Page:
Freak weather 'will become the norm'
PUBLISHED: 06:00 19 June 2009 | UPDATED: 10:15 06 July 2010
Flash floods and freak hailstorms like those seen this week will become 'the norm' in the years ahead, a Norfolk expert warned last night as a bleak report predicted future climate change will affect "every aspect of our daily lives".
Flash floods and freak hailstorms like those seen this week will become “the norm” in the years ahead, a Norfolk expert warned last night as a bleak report predicted future climate change will affect “every aspect of our daily lives”.
Parts of the county were hit on Tuesday by ferocious summer storms that left town centre streets under water and saw tonnes of hailstones fall from the sky.
Now the most comprehensive research yet into the UK's climate has forecast many more outbreaks of freak weather, with temperatures set to soar by up to 6C by the 2080s.
The UK Climate Projections 09 study, by Met Office scientists, warned that summer rain could decrease by more than one-fifth in the South-East and Yorkshire and Humber, increasing the already significant risk of drought.
It said a drop in summer rainfall in East Anglia could reduce yields of agricultural crops and lead to drought and subsidence.
Winter rain could increase by 16pc in the North-West, London's sea levels could rise by 36cm, while the capital could experience summer temperatures regularly above 40C (104F).
Meanwhile, more rain is likely to fall on the wettest days, leading to a higher risk of the sort of flooding that hit Watton and other parts of Norfolk.
The findings were supported by Marcus Armes, from the University of East Anglia-based climate action programme CRed, who said we were “running out of time” to dodge the worst effects of climate change.
He said: “This week we have seen photographs in the local press of the impacts of flash floods and freak hailstorms on our community, and this very robust and detailed analysis suggests that these kinds of distressing events will become the norm in the years ahead.”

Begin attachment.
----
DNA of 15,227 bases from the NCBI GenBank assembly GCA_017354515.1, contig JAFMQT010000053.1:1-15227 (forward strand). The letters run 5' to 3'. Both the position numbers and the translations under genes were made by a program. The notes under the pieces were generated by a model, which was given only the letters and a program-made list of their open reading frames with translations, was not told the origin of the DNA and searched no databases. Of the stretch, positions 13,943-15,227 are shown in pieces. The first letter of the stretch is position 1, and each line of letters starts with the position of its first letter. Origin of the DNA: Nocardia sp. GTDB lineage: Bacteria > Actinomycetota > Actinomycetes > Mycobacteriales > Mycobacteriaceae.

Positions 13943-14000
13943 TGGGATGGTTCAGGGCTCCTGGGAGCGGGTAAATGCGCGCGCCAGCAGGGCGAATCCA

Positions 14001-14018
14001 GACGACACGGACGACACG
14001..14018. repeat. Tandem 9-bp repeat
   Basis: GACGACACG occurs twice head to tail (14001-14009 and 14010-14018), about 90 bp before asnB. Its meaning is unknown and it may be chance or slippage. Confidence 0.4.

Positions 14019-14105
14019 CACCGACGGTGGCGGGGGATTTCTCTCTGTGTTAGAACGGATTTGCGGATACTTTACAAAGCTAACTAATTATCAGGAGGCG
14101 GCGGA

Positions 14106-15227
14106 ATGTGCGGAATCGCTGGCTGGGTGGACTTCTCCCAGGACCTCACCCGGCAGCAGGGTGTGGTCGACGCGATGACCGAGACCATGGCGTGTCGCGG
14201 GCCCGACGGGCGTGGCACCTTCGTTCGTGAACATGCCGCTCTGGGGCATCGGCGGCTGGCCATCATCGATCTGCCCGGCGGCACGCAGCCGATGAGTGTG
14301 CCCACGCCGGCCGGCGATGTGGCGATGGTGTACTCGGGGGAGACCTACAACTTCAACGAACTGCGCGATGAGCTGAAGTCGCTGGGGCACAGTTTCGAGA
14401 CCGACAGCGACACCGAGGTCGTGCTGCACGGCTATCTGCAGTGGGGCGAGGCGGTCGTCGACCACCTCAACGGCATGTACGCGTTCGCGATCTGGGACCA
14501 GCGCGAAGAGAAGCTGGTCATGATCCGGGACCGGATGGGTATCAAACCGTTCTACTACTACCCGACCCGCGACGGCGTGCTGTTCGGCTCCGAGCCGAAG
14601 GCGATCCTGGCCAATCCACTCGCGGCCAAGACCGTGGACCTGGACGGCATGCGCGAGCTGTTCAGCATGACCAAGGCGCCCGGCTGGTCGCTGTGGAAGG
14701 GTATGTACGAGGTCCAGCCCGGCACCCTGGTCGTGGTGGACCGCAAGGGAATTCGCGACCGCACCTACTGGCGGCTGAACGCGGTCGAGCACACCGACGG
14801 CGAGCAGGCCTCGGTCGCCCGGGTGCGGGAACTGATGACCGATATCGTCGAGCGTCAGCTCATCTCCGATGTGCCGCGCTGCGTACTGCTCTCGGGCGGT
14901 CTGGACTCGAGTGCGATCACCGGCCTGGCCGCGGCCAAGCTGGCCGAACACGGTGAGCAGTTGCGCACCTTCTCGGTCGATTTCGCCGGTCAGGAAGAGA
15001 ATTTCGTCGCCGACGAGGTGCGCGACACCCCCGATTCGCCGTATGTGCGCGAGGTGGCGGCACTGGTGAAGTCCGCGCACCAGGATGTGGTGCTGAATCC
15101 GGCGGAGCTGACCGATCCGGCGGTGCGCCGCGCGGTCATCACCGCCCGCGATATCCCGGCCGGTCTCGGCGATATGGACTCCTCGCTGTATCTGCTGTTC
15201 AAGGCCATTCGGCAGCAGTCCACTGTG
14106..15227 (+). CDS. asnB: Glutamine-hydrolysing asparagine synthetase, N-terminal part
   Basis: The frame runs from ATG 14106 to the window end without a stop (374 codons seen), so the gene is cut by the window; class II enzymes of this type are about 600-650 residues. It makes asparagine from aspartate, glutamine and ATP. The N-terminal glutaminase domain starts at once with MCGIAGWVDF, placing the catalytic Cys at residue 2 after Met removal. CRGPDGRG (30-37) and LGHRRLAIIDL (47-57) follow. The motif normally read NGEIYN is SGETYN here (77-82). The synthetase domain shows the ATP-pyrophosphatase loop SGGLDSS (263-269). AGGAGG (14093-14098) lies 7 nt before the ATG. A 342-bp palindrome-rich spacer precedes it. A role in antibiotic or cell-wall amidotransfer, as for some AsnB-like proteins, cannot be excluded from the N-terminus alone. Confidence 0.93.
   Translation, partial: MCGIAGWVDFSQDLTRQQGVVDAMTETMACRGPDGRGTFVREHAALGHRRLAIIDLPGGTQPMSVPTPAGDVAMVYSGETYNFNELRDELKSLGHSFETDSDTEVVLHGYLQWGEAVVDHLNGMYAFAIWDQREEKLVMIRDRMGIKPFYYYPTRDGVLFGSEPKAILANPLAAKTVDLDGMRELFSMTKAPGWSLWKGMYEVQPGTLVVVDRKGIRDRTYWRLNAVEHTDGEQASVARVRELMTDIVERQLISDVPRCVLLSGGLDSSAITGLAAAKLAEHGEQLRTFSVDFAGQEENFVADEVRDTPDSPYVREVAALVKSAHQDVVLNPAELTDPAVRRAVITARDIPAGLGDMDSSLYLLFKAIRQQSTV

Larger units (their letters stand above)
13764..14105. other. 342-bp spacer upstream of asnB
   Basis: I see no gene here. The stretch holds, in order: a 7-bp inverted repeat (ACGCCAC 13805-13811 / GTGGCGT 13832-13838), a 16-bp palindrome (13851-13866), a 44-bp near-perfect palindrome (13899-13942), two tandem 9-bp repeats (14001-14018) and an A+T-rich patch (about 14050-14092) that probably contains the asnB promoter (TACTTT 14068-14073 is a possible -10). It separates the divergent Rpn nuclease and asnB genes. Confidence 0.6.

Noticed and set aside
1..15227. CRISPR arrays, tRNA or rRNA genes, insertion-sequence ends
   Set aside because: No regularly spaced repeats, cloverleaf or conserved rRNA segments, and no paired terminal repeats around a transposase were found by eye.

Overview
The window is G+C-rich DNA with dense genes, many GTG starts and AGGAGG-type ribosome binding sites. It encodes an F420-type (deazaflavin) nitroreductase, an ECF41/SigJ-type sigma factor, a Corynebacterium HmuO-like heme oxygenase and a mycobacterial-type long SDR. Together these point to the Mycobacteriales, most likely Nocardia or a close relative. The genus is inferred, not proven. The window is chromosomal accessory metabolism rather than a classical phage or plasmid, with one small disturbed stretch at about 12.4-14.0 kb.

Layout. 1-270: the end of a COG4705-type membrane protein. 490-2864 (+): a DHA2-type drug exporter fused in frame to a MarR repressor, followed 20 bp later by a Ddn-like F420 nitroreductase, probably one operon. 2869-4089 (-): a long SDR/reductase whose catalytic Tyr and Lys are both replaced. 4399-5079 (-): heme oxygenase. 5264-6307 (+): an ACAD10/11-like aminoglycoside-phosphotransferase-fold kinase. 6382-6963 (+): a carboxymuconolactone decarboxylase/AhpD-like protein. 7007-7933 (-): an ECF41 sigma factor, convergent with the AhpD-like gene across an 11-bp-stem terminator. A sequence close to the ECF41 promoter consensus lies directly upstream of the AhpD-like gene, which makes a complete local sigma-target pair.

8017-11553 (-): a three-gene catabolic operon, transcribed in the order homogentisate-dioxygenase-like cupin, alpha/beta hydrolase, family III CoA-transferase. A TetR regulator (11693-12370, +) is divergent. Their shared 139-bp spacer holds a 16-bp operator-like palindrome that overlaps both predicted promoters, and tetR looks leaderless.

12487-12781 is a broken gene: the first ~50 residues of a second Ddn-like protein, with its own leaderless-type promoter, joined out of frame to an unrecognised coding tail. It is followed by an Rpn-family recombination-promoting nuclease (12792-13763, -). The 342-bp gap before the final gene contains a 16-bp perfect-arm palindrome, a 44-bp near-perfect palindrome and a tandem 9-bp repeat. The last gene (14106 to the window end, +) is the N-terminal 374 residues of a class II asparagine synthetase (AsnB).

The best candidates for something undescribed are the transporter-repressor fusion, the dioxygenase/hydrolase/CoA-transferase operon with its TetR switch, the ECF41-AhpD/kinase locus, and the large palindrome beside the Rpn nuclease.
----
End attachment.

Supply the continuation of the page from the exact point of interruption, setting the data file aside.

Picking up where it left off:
He said it was incumbent on the government and other agencies to minimise disruption, and added: “It will be costly and we must be prepared for the financial as well as environmental consequences of rapid climate change.
“However, we can all play our part in ensuring that we don't reap the worst consequences of climate change by using energy efficiently and moving from fossil fuel use to renewable energy sources such as wind and solar power.”
The chief executive of Anglian Water, Jonson Cox, who stood alongside environment secretary Hilary Benn as the report was unveiled, called on all businesses to respond to the findings.
He said: “The new climate projections take us all another major step forward in our ability to plan, adapt, and take positive action. Our hope is that as a result of what we see today, every business from sole trader to major plc that does not already utilise the projections, should do so as a matter of good and responsible business practice.”
The study looked at what is likely to happen to the country up to the end of the century, under three different levels of global greenhouse gas emissions - high, medium and low.
The medium emissions scenario, which the world is currently closest to, would lead to various parts of the UK facing temperature rises of between 2C and 6C, significant falls and rises in rainfall and sea level rises. Temperatures could be even higher under the high emissions scenario.
Mr Benn said the world must avoid a high emissions future, but warned that even if leaders managed to agree a new global deal on cutting greenhouse gases in Copenhagen in December, people would still have to live with “some level of change”.
Because emissions stayed in the system for many years, the next three decades of climate change were already set, he said.
“Climate change is going to transform the way we live. These projections show us both the future we need to avoid and the future we need to plan for.”
He said there was a need to invest in measures which would protect people against the impacts of climate change, such as flood defences, as well as taking steps to cut emissions.